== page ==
• Create a bedtime routine – A night routine is a couple of things you do prior to going to bed. By doing these things every night, you’ll have a more restful and high-quality sleep. Learn how to pick up a night routine here: The Ultimate Night Routine Guide to Sleep Better and Wake Up Productive

    2. Eat the right nutrients (and avoid the wrong ones)

    What you eat (not just when we eat) plays a critical role in your sleep quality. If you’re ever in doubt of what to eat to improve your sleep, take the following into consideration:

    • Kiwi – This green fruit may be the ultimate pre-bed snack. When volunteers ate two kiwis an hour before hitting the hay, they slept almost a full extra hour. Kiwis are full of vitamins C and E, serotonin and folate—all of which may help you snooze.
    • Soy foods – Foods made with soy such as tofu, miso and edamame, are rich in isoflavones. These compounds increase the production of serotonin, a brain chemical that influences the body’s sleep-wake cycle.
    • Fiber-rich foods – Eating more fiber could be key for better sleep. Eating fiber was associated with more restorative slow-wave sleep—the more you eat, the better you sleep—per a study published in the Journal of Clinical Sleep Medicine. Fiber prevents blood sugar surges that may lower melatonin. Get a fiber boost from beans, artichokes, bran cereal and quinoa.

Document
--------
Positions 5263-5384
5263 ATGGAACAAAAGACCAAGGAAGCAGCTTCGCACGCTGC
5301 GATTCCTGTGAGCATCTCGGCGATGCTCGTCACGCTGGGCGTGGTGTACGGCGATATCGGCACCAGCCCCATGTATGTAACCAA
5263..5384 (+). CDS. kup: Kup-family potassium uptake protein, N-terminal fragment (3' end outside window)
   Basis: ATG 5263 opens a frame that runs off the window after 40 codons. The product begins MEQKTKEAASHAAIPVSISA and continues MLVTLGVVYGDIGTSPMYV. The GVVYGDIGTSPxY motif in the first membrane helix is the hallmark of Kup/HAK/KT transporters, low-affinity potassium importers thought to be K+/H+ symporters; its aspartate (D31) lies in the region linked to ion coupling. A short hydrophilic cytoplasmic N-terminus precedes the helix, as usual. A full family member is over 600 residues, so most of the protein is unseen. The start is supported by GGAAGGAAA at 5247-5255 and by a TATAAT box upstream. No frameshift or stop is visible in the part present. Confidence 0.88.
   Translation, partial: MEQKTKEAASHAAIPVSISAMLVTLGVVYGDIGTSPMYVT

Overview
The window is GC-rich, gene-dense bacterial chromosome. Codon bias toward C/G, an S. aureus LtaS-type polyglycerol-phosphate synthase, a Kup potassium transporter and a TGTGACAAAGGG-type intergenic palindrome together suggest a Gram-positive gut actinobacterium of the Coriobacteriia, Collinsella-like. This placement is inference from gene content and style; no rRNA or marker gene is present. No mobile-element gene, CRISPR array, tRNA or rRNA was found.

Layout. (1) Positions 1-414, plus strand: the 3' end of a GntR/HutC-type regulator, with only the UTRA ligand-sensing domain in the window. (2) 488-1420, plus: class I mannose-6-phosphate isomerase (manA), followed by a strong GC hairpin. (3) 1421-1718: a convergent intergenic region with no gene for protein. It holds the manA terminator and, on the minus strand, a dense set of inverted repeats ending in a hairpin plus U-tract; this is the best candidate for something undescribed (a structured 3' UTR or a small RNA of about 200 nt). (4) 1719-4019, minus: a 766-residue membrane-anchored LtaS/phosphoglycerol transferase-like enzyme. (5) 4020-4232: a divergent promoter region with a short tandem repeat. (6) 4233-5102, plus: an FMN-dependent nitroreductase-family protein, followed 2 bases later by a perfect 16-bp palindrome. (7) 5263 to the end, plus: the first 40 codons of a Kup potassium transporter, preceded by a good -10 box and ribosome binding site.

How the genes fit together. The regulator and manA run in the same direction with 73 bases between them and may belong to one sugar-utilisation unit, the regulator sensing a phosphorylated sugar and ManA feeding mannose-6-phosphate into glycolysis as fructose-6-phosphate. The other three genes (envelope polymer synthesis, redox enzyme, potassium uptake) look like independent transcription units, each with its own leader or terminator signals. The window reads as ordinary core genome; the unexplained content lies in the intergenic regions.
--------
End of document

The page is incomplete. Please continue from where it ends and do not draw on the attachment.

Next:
• Salmon – Most fish, especially salmon, halibut and tuna boost vitamin B6, which is needed to make melatonin— a sleep-inducing hormone triggered by darkness.

    3. Adjust your sleep temperature

    Once you’ve gone through the first 2 recommendations, the last step to experiment with is temperature. According to Sleep.org, the ideal temperature for sleep is 60-67 Farenheit. This may be cooler than what most people are used to, but keep in mind that our body temperature changes once we fall asleep.

    Rule of thumb: sleeping in cooler temperature is better for sleep quality than warmer temperature.

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    Find out how to maintain the optimal temperature to sleep better here: How to Sleep Faster with the Best Temperature

    Sleep better form now on

    Congrats on making it to the end of this guide on sleep. If you’re serious about taking the necessary steps in improving your sleep, remember to take it one step at a time.

    I recommend trying just one of the steps mentioned such as taking a hot bath, blocking out blue light at night, or sleeping in cooler temperature. From there, see how it impacts your sleep quality and you can keep doing what works, and throw away what doesn’t.

    As long as you follow these steps cautiously and diligently, I know you’ll see improved results in your sleep!

    Featured photo credit: pixabay via pixabay.com

    Reference